He lists many conditions 'for which trial data are available, and where the evidence is neither convincingly positive nor negative. This can be because results are conflicting, or the trials are of poor quality'. These conditions are:
Claims are made about many other conditions but Professor Ernst refuses to rule on these in the absence of evidence. He concludes 'the bottom line is that acupuncture seems to be more than 'just a placebo' for some conditions, but it is clearly not a 'cure-all''.
The answer is 'yes'. The most frequently reported adverse effects are bruising and pain felt during the needling, and (interestingly) fainting and drowsiness directly after an acupuncture session .
The use of non-sterile needles may cause infections. One overview documents 126 cases of hepatitis, and three cases of HIV infection have been suggested though causality has not been established beyond reasonable doubt.[4,5] A British Medical Journal leading article details one case of subacute bacterial endocarditis due to infection with Propionibacterium acnes apparently via ear acupuncture, similar infections with Pseudomonas aeruginosa and Staphylococcus aureus, three cases (one fatal) of staphylococcal septicaemia, and one of bilateral psoas abscesses due to Staphylococcus aureus.
The inevitable tissue trauma can also cause complications. At least 65 cases of pneumothorax have been reported,  as have several cases of cardiac tamponade, one fatal. Other serious complications range from retained needles to injury of the spinal cord and peripheral nerves. Probably many complications go unreported, but difficulties with quantification also mean that we do not know accurately the incidence of problems, as nobody knows how many acupuncture treatments are performed.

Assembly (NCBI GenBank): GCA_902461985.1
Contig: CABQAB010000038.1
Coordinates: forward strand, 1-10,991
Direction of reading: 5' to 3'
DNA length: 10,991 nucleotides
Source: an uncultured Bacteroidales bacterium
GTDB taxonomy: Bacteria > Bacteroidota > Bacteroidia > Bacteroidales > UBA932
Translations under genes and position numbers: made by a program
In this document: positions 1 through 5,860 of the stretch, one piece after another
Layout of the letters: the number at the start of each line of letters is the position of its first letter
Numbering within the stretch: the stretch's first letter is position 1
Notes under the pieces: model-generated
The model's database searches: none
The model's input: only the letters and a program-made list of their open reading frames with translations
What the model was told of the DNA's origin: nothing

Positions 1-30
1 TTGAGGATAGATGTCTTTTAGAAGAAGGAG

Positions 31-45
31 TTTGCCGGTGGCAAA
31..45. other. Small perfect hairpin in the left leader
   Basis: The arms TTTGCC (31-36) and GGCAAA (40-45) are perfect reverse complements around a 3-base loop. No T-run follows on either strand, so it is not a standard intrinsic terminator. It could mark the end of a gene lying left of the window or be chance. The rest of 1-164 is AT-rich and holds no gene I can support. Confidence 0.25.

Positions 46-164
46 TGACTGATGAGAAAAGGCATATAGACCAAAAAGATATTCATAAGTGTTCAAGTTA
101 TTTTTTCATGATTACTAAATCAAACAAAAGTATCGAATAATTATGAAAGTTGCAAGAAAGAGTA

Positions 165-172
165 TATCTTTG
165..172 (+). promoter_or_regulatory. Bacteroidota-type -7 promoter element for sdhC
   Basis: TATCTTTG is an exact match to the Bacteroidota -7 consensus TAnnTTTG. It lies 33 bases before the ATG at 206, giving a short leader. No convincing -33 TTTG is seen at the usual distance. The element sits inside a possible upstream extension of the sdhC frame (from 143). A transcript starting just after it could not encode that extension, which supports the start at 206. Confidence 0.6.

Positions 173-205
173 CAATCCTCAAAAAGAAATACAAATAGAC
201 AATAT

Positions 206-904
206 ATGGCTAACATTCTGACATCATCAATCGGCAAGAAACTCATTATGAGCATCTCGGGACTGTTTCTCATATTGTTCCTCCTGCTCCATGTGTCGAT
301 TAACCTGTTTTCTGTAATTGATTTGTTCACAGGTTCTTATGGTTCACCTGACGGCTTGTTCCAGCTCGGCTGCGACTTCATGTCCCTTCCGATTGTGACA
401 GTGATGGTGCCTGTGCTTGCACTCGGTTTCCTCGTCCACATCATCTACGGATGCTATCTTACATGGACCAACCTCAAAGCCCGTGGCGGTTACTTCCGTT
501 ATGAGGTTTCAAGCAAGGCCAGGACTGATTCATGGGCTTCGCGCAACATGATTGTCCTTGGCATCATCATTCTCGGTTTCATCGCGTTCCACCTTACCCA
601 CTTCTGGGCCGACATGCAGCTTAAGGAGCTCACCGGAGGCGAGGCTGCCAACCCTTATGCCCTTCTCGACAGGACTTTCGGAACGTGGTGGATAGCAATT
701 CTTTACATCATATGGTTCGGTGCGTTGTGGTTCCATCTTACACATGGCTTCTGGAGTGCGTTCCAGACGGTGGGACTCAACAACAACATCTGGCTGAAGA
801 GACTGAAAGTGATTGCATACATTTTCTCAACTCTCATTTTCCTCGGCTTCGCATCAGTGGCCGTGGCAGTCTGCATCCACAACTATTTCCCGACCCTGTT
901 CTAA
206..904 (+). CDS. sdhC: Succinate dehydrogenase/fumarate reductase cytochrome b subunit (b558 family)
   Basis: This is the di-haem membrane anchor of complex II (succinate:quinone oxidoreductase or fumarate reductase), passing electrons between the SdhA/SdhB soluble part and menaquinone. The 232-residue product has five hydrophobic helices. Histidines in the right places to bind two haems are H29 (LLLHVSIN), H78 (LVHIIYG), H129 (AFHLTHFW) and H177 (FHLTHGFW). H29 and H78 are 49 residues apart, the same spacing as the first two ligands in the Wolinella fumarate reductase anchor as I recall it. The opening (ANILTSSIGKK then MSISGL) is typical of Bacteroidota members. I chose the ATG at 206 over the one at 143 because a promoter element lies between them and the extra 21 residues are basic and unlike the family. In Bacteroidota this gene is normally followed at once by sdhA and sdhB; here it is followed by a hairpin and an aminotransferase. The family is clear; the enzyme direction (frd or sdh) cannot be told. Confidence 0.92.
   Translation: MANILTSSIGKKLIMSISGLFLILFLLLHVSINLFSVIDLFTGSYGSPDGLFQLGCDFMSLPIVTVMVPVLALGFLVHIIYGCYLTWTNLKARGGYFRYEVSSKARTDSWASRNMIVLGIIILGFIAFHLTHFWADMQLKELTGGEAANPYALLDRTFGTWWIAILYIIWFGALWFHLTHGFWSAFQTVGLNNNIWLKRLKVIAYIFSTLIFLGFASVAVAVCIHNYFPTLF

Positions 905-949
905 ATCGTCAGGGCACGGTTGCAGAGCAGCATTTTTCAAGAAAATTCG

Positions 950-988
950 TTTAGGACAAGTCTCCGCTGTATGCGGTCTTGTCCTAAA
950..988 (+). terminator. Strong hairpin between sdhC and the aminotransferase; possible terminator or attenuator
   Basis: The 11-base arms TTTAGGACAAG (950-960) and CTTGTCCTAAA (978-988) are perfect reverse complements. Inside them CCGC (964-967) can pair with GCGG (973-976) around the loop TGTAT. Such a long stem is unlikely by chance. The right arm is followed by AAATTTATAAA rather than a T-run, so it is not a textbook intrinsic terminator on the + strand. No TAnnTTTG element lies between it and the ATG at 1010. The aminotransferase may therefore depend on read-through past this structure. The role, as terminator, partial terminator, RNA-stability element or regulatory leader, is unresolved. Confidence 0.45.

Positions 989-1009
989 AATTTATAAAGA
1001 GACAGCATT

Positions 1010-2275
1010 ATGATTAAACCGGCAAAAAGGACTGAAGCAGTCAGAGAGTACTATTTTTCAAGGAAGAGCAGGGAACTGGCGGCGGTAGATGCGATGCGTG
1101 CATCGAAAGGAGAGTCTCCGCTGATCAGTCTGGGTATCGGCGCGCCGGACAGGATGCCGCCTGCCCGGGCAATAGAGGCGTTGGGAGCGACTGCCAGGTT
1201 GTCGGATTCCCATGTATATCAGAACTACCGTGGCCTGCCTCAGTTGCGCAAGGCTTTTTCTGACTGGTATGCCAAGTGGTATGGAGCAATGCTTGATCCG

With sterile needles and some understanding of the underlying anatomy (!), acupuncture could and should be a relatively safe treatment, in terms of physical harms.
All the above constitutes a pretty mainstream, orthodox, textbook outline of acupuncture, but as Christians we are also concerned about possible spiritual harm. By associating in whatever way, however remote, with a therapy perhaps permeated by non-Christian or even anti-Christian ideology, are patients not at risk of spiritual harm?
To help us think through the spiritual aspects of acupuncture I refer to a checklist I have set out elsewhere. It can be applied to the assessment of any alternative therapy, and seeks overall to answer, in both Christian and medical terms, the question: 'What is the truth here?' I venture to suggest this is the most important question we can ask about any subject! There are six specific questions in the checklist and I will apply each in turn.